Nerve Repair

Repair to severed nerve tissues is effected by the placement of solder across the severed edges and exposure of the solder to laser as described above. In order to repair nerve tissue without damage to the contents of the nerve it is desirable to avoid concentrating the weld on the edges as extruded nerve contents may be damaged. Rather the weld should be distributed across the planar or tubular surface in which the discontinuity lies.

Hollow Body Tube Repair

When repairing hollow body tubes it is preferable to insert an internal cylinder of solder into the tube so that it lies between the discontinuity. The severed ends of the tube are placed over opposite ends of the solder cylinder. The arrangement is shown in FIG. 6. Lasering can then be effected to cause bonding of the cylinder to the tube being joined while the arrangement is held in place. If there is a good fit between the tube and the cylinder this laser step may not be required. The join is completed by the addition of external solder as for nerve repairs.

Tissue Surface Repairs

Surfaces such as peritoneum are planes of tissue in which joins without sutures can be achieved by the application of solder across the discontinuities to be joined and welding as described above. In this case it is less important to avoid concentration of welding on the edges.

Laser and Solder System Suited to Nerve Fasicular Repair

To denature the protein solder, a GaAs/GaAlAs laser diode with a nominal power of 250 mW (Spectra Diode Labs, San Jose, Calif.) is used. The laser light is coupled into a 100 μm diameter core optical fibre which is hand held in a fibre chuck. The diode is operated in continuous mode at 75 mW during the laser soldering. Because this laser is Class 3 b, and is not eye safe, protective glasses must be worn at all times when using this laser.

A suitable protein solder is a mixture of water, albumin and indocyanine green (ICG) dye (Becton Dickinson, Miss.). Indocyanine green has a maximum absorption coefficient at a wavelength of 805 nm of 2×105 M−1 cm−1. The percentages of albumin and dye compared to the water were 110% and 0.6% respectively for fluid solder. 210% albumen was used in preparing solder strips. It is notable that ICG dye appears to preferentially bind with the albumin ensuring that heat is efficiently transferred to denature the protein solder.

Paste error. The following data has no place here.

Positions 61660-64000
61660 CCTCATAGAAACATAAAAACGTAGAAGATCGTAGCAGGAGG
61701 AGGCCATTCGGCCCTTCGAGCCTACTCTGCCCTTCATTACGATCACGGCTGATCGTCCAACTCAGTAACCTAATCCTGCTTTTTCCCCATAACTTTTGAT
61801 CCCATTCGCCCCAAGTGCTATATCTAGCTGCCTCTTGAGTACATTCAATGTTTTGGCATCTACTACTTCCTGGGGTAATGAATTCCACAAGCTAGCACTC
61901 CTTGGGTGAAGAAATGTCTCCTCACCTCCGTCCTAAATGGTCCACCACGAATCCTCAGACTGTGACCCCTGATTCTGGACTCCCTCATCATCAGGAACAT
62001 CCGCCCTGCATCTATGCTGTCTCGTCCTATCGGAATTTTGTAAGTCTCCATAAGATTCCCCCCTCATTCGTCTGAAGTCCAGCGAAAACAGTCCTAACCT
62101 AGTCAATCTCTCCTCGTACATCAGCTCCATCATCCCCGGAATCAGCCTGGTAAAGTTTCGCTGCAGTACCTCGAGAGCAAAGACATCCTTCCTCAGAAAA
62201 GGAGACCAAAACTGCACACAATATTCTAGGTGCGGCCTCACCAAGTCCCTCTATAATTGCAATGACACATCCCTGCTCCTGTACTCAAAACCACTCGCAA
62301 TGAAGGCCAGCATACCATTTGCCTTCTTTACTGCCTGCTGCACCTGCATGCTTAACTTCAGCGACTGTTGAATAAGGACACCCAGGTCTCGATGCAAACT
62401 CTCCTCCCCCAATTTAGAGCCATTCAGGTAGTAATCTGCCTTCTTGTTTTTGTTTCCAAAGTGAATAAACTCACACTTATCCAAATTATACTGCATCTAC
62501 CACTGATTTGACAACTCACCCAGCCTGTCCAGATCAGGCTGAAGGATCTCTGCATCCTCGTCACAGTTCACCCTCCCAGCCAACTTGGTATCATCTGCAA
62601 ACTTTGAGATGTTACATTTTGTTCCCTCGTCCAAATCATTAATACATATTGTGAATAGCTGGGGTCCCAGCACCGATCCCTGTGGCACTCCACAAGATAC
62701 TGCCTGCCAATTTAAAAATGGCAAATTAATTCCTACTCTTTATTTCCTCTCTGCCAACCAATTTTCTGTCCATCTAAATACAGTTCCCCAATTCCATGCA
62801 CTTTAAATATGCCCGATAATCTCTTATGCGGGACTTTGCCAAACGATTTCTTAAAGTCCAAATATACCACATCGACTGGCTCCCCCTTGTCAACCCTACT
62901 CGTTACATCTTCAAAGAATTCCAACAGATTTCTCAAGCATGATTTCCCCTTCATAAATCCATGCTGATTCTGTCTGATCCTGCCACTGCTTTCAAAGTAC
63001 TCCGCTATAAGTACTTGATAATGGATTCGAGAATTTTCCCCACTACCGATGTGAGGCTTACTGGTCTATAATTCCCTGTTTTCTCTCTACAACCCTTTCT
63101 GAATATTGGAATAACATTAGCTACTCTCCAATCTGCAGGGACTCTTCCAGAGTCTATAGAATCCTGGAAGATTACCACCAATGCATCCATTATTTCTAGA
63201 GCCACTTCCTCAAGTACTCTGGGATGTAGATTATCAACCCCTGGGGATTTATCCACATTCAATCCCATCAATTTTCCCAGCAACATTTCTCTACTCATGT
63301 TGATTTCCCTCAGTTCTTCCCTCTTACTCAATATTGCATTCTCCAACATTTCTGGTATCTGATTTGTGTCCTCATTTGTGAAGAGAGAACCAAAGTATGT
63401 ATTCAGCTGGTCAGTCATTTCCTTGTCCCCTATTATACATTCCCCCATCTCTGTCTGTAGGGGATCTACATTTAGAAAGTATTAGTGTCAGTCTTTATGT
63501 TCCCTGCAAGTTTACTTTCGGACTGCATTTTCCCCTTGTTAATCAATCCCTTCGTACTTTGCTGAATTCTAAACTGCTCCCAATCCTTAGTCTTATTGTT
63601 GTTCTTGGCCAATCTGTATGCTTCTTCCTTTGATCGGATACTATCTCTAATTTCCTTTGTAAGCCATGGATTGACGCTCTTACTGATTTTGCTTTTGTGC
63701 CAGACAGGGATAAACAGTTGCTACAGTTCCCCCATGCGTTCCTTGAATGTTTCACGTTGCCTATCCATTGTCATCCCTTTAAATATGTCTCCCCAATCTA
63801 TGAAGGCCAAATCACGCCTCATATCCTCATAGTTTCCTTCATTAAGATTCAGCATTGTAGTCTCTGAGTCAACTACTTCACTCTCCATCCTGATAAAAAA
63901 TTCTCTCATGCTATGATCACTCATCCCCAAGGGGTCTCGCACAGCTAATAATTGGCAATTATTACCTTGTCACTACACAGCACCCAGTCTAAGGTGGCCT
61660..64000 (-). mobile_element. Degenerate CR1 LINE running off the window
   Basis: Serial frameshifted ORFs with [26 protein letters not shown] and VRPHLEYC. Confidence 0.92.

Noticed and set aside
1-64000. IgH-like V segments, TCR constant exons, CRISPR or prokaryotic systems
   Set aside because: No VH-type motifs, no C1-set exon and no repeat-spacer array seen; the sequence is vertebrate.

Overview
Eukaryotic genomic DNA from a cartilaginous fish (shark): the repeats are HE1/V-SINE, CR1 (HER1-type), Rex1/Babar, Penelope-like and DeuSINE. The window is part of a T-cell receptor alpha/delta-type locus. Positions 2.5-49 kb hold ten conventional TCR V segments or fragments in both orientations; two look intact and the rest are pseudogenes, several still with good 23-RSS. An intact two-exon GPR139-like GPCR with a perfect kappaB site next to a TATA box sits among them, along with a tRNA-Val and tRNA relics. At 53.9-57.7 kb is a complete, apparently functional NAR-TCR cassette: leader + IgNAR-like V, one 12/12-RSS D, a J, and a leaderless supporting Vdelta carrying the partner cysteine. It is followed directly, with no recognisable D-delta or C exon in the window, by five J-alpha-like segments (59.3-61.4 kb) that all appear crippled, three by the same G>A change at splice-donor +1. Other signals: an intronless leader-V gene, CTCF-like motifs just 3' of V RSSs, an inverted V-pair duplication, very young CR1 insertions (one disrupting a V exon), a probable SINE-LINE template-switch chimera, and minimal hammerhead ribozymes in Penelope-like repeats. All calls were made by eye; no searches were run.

Laser Soldering Technique

When conducting the surgery an operating microscope or some form of magnification is preferable. For a laser solder repair of a tubular join a section of thin gauze material is placed under the join to assist in a rotation technique. The tissue edges are prepared in accordance with standard techniques for the tissue type and geometry of the repair.

Using micro forceps the edges are aligned and butted together. A 2 mm long stripe of fluid solder is “painted” longitudinally across the junction of the edges using a 30 gauge needle freshly coated in the solder. Alternatively a strip solder is laid across the join using microforceps. The solid strip repair method is simpler. A solid strip is held in special microforceps and placed across the junction parallel to the length of the structures to be joined. The laser output is then directed at the solid strip and the solid solder changes colour signalling denaturation which causes it to adhere to the underlying tissue membrane. The process is repeated with further strips to ensure a strong union of surface.

The diode laser output from the 100 μm optical fibre is then used in a 30 second continuous pass to denature solid solder into a strip weld. At a diode output power of 75 mW, the solid solder strip turns brown on the surface and opaque underneath from the single pass, signalling denaturation. When using fluid solder denaturation occurs more quickly. A two second laser pass can be sufficient to denature the fluid solder. Generally a second layer of fluid solder is applied to the strip in order to increase the strength of the weld and the two second laser pass is repeated. The gauze under the join is then used with the micro-forceps to rotate the join so that other strips can be applied.

Preparation of Fluid Protein Solder

Composition:

Albumin (fraction V powder from Sigma, St. Louis, Miss.) at least 100% to 110% by weight compared to water.

Indocyanine Green (Becton Dickinson, Missouri) approximately 0.6% by weight compared to water.

Water (injection grade)

Procedure: A solution of ICG in water was prepared in a minitube. The albumin was added to the tube. The albumin and solution were mixed using a vortex mixer. This causes the protein structure to change leading to linkage of protein molecules to each other rather than to water molecules.